Iteration numero dos

OK – So I found another one, also dated, which is two years younger than the one above. Of the two above, I have no idea which one was published first, but I’m going to suspect it was the first one I put up there. This was around the time I had started working at Rockwell International’s Rocketdyne Division and I needed to keep myself grounded in what I consider to be reality, meaning I didn’t want to fall into the mental trap of supporting what my government does blindly. I’ve always questioned authority, but working at Rocketdyne was a whole new experience for me. Prior to that job, I had always worked in small—very small—business, most of them employing no more than four or five people.

This is how it looked when I found it—stretched out

Somewhere, and I have no idea where that somewhere might be, there is a cartoon where one of the characters begins the pledge saying “I play the legions.” I remember this very clearly, but I don’t for the life of me remember where I encountered it. Having posted this, perhaps I will conduct a thorough search to see if I can find it. I’m not holding out much hope, but one never knows.

PS – In searching for a little more info, I came across an interesting column from 1988 in the Orlando Sentinel, entitled “‘I LED THE PIGEONS TO THE FLAG . . . ‘ BACK TO SCHOOL AND A GARBLED PLEDGE OF ALLEGIANCE,” which has some pretty interesting tidbits that kids have thrown into their recitation, though in their case it’s quite unwittingly. Matt was taking liberties wittingly, I’m sure.


Random Memorabilia

I found this piece of historical info about the—shall we call it “first half”—of the Shuttle program in one of my collections of “stuff.” Note that it ends with the Challenger disaster, which happened almost a year to the day before I was hired in (initially as a temp) at Rockwell International’s Rocketdyne division, working on the document that would prepare the SSME (Space Shuttle Main Engine) for the return to flight on September 29, 1988. Note also, as engineers are wont to do, the word “Incident” is misspelled at the bottom of the sheet. Color me unsurprised. OV-105 (Orbiter Endeavour) is also not on the list at the very bottom of the page.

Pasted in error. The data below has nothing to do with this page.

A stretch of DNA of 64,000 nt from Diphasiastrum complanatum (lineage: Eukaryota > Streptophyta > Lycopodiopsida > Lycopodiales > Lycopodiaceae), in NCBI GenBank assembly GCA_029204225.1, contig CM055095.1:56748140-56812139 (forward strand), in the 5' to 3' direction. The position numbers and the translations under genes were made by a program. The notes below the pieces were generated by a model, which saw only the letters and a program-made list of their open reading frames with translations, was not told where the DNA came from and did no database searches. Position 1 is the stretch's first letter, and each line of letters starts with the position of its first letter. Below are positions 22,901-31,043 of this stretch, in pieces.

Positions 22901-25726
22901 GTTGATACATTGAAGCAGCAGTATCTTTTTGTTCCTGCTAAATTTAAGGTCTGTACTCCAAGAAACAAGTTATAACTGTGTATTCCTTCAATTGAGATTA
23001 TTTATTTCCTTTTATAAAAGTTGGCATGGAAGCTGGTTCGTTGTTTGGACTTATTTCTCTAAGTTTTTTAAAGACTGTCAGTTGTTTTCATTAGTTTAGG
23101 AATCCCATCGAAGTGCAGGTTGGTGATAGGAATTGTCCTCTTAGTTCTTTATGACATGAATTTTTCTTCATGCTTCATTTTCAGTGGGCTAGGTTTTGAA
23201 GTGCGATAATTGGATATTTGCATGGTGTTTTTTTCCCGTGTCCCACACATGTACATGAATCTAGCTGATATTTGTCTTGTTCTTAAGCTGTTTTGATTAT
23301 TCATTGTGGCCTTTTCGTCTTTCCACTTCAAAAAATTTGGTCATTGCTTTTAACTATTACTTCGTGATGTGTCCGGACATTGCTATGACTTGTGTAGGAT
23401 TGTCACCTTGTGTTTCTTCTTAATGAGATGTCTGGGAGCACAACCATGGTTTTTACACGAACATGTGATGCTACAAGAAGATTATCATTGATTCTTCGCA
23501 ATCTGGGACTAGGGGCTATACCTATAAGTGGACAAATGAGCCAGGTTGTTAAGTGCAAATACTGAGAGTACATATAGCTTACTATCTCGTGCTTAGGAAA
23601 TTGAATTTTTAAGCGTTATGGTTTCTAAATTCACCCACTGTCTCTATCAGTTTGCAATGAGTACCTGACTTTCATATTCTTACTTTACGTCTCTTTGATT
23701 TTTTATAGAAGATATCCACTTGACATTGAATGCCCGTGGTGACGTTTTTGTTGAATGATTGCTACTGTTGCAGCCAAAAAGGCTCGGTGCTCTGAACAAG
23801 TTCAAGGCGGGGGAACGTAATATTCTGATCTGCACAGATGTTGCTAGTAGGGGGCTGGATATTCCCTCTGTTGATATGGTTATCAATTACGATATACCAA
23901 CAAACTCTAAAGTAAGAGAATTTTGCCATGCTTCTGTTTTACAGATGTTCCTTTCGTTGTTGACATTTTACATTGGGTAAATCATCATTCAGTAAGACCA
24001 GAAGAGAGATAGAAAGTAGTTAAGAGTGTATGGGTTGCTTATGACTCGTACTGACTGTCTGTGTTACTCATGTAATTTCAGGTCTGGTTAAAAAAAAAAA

I don’t imagine this will be terribly interesting to anyone who isn’t a bit of a human space flight geek like me but, as I have said recently, I need to memorialize some of the things I’ve kept over the years. They may not be of value to anyone but me—hell . . . they may not even be of value to me—but I want to get them scanned or reproduced and put out into the aether, for my sanity and possible future use.


Nu? So Where’s My PhD?

Here’s an award I received when I was working on the Space Shuttle Main Engine (SSME) program back in the day. NB – This was a few years after I hired in and Rocketdyne was then owned by Rockwell International, before it was purchased by Boeing, then United Technologies, then Aerojet (current owner).

It’s entirely possible I awarded this to myself. If only there was a way to be sure.